New York City’s public transit system carries two formidable debts.
The first is the traditional kind of financial liability that shows up on a balance sheet—some $47 billion, or more than what most U.S. states owe. The second has nothing to do with accounting but can be measured in aging subway cars, creaky old train sheds, outdated signal systems and stations vulnerable to flooding as climate change delivers more hazardous weather. The city’s rail network is more than 100 years old and needs to be modernized to attract more riders and keep revenue flowing into the system.
Just like with a financial debt, this obligation to riders only gets more expensive when investing in infrastructure is put off.
“The older something gets, the more it gets used, the more it gets worn out, and that creates more of an issue to keep it in a state of good repair,” says Maria Lehman, director of US infrastructure at GHD, a global engineering company, and a former president of the American Society of Civil Engineers. New York’s transit infrastructure, she says, isn’t just having a midlife crisis: “It’s in an old-age crisis.”
New York City’s transit infrastructure can make getting to work, school, medical appointments and nightlife venues challenging for residents and visitors. Brenda McClean, a home-care nurse who needs to travel to her patients, avoids her neighborhood subway station at 157th Street in Manhattan during heavy rain after multiple incidents of flooding, including one downpour in 2021 that had riders wading through waist-deep water. She relies on for-hire vehicles when the city gets hit with precipitation.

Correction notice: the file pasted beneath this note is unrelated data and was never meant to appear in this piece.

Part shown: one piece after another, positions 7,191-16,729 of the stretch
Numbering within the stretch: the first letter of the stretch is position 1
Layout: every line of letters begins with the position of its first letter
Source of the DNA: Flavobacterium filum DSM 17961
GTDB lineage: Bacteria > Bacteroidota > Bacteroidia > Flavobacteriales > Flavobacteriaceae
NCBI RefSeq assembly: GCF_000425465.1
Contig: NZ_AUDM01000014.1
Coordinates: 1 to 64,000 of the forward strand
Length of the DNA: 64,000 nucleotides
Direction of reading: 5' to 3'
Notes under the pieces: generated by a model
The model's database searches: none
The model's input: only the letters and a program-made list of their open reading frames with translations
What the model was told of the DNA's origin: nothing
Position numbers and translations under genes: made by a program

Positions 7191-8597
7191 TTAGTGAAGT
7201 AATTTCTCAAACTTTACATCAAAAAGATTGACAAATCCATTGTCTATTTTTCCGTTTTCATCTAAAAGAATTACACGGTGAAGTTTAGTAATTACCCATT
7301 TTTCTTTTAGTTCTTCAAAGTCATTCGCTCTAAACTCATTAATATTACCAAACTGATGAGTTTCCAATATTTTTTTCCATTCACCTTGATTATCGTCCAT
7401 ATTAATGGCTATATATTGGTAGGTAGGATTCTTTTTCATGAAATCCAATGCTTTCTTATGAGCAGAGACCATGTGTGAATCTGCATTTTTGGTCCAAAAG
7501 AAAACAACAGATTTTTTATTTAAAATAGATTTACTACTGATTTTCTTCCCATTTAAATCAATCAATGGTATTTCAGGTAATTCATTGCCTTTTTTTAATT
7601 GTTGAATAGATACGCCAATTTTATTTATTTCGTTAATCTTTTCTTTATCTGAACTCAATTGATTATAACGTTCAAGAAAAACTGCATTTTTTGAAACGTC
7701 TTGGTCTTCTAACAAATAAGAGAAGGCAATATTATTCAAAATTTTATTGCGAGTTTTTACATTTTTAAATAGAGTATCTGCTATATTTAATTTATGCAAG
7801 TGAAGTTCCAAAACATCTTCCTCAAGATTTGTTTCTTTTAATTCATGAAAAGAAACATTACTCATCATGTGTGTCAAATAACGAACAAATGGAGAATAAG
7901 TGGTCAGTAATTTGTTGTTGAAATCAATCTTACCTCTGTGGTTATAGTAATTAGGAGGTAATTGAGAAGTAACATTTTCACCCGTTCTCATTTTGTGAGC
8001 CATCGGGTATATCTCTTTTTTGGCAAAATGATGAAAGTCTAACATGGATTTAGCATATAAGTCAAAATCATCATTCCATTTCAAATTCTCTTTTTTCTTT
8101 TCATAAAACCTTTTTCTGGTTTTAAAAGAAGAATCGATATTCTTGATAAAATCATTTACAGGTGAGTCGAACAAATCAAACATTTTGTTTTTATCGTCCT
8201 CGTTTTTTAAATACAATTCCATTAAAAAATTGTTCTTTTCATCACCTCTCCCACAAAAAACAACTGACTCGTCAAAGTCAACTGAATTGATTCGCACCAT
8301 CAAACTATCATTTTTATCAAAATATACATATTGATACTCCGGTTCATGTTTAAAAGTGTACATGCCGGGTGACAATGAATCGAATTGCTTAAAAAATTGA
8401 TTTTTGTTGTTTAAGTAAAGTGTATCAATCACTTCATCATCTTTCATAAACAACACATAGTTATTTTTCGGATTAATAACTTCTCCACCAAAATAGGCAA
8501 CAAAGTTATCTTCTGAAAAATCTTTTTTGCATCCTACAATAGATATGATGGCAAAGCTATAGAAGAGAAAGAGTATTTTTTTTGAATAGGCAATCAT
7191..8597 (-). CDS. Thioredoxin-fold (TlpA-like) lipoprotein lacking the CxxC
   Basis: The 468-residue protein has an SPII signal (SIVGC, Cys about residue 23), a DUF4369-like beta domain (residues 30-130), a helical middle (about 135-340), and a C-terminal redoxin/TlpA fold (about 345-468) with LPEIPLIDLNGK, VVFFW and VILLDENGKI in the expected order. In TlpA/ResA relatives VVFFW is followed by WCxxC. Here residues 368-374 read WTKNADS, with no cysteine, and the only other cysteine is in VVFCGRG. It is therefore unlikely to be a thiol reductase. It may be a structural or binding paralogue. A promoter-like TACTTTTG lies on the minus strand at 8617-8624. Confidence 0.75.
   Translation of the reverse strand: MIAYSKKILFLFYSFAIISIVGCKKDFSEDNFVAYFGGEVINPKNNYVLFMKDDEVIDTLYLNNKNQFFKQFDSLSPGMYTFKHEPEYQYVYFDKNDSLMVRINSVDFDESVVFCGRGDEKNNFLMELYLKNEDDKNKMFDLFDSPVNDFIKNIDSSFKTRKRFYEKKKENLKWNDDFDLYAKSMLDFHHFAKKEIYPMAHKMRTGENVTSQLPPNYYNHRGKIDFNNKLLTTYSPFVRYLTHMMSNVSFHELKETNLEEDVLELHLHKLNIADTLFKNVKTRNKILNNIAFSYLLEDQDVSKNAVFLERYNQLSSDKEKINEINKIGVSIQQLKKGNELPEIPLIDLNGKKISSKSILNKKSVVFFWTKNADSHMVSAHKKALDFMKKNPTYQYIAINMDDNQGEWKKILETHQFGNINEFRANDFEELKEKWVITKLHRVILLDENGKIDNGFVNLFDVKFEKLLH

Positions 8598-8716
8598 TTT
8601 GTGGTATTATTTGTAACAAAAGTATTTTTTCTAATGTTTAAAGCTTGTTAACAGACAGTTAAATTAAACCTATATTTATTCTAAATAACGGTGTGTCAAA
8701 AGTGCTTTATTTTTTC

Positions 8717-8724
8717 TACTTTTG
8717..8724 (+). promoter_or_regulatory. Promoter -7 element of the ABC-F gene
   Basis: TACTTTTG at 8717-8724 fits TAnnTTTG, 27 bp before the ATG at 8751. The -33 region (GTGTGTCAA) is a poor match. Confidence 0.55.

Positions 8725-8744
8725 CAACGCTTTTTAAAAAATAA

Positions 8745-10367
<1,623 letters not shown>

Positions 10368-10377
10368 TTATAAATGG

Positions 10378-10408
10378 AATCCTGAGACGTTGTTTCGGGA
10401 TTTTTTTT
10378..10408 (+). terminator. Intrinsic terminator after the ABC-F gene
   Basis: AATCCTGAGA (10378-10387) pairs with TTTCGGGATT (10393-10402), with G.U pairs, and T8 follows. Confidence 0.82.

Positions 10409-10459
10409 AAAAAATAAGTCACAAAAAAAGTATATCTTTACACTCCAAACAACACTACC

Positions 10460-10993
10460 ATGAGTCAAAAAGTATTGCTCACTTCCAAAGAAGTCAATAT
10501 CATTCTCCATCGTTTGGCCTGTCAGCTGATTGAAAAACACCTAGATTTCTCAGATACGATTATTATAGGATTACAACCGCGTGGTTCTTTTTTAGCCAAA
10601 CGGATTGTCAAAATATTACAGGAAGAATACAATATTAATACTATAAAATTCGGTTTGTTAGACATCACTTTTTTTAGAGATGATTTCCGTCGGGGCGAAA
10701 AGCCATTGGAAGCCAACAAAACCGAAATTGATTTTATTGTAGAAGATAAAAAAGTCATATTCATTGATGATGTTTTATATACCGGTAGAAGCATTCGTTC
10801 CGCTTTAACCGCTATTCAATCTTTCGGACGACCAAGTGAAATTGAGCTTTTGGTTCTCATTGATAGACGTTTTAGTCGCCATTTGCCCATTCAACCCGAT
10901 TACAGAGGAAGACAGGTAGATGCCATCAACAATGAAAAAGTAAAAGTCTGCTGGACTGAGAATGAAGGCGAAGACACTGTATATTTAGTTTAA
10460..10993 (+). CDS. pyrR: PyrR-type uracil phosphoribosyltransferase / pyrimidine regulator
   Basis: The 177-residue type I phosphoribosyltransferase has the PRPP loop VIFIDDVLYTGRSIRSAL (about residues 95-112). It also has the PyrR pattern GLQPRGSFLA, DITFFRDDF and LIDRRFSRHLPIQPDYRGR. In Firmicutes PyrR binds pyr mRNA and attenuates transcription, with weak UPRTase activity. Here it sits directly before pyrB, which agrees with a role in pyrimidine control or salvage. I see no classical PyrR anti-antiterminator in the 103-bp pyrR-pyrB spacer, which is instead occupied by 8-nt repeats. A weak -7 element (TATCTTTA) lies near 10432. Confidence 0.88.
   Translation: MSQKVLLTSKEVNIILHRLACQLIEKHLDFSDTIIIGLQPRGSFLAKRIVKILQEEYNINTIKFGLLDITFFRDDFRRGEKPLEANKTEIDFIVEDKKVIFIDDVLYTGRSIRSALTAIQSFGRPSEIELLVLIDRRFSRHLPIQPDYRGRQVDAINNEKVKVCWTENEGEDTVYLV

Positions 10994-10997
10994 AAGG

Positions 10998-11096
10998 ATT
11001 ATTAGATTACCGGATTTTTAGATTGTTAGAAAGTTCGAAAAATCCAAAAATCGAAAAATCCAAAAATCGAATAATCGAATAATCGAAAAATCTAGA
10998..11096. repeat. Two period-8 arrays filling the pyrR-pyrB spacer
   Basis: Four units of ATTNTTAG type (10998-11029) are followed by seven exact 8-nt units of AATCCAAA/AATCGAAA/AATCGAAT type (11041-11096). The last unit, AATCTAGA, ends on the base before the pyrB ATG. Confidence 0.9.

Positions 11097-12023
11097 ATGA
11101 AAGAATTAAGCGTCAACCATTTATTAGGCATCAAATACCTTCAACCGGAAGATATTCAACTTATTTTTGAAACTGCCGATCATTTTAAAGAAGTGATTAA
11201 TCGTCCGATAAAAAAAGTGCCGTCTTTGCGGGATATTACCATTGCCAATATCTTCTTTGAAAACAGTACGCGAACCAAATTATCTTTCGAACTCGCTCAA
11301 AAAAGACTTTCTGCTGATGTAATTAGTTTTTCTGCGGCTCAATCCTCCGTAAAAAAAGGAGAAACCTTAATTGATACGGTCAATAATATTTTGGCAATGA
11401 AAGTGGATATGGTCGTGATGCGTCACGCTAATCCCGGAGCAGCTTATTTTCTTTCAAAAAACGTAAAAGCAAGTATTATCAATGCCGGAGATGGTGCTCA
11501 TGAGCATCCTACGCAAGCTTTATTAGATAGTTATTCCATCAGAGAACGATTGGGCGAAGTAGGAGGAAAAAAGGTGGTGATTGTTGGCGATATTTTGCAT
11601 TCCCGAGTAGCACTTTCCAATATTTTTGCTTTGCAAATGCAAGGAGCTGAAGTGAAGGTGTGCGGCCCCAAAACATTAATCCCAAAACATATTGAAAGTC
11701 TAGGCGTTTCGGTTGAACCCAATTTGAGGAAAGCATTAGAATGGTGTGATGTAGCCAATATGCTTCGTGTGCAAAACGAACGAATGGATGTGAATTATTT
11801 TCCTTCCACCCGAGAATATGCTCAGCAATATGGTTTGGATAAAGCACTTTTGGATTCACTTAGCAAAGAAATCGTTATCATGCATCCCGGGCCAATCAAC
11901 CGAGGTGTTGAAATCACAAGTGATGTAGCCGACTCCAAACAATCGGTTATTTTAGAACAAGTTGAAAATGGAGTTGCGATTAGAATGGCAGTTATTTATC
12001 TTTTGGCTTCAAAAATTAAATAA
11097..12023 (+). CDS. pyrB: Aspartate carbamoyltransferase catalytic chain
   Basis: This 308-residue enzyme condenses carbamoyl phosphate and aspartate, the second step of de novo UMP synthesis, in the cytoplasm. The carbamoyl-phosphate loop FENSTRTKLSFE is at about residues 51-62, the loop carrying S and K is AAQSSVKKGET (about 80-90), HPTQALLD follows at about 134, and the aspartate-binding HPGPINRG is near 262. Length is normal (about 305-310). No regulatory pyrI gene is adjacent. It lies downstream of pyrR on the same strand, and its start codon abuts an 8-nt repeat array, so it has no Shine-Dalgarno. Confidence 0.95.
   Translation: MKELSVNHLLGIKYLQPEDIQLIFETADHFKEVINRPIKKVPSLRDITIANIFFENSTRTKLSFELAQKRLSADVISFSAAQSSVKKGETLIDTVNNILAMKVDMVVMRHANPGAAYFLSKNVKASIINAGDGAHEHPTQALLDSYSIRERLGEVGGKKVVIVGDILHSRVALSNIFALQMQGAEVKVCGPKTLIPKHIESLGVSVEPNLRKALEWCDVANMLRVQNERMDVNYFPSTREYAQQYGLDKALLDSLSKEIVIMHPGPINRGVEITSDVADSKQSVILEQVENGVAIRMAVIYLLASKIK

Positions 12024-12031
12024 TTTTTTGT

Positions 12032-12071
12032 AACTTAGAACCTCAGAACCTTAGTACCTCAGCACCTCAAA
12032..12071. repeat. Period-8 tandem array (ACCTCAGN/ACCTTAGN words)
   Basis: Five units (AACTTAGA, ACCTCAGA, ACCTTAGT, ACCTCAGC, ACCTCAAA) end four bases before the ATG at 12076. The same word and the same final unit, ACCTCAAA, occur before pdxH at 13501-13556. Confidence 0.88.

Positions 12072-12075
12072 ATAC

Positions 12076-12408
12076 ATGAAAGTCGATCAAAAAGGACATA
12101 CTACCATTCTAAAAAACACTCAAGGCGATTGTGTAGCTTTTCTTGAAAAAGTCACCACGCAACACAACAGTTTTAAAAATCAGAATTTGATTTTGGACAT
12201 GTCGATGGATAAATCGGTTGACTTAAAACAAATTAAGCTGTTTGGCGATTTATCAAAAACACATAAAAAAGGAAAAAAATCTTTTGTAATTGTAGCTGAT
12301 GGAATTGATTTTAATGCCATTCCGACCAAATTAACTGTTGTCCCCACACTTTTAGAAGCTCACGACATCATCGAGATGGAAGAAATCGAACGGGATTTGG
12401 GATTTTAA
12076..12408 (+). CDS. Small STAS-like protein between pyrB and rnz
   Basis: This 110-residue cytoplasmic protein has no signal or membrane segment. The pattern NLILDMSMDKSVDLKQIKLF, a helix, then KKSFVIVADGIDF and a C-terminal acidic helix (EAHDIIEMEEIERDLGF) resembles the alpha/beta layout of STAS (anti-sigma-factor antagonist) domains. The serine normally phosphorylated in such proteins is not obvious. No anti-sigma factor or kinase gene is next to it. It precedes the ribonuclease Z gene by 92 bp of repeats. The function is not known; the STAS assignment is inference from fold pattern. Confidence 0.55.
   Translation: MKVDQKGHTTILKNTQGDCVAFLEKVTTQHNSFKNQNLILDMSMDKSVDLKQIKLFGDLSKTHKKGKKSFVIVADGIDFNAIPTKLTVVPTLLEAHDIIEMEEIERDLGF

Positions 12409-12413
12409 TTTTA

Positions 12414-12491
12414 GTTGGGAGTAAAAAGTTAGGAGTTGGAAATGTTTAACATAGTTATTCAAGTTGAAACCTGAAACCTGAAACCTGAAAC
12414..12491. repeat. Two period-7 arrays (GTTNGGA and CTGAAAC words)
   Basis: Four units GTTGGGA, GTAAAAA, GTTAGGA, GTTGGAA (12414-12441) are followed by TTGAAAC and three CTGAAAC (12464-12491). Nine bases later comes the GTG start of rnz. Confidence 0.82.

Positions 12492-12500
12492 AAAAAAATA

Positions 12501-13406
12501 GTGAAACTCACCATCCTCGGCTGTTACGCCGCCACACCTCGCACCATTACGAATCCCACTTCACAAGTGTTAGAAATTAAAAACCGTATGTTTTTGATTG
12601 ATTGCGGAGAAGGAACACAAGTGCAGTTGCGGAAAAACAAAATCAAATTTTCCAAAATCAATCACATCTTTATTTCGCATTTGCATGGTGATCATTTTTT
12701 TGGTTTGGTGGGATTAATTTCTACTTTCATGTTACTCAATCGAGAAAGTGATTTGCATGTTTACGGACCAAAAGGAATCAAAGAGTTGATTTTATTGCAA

“Now if it’s raining, we don’t even bother to use this station, because it’s not safe,” says McClean, who’s seen her work commute almost double to an hour and a half when the subway is experiencing delays. “I don’t want it to affect my patients.”
So the Metropolitan Transportation Authority, which runs the city’s subways, buses and two commuter railroads, has to simultaneously service its existing financial debt while spending billions of dollars more on infrastructure. A new toll on drivers entering Manhattan’s central business district will help raise some money. But the MTA is a complex transit system with a debt structure that’s about to get even more complex.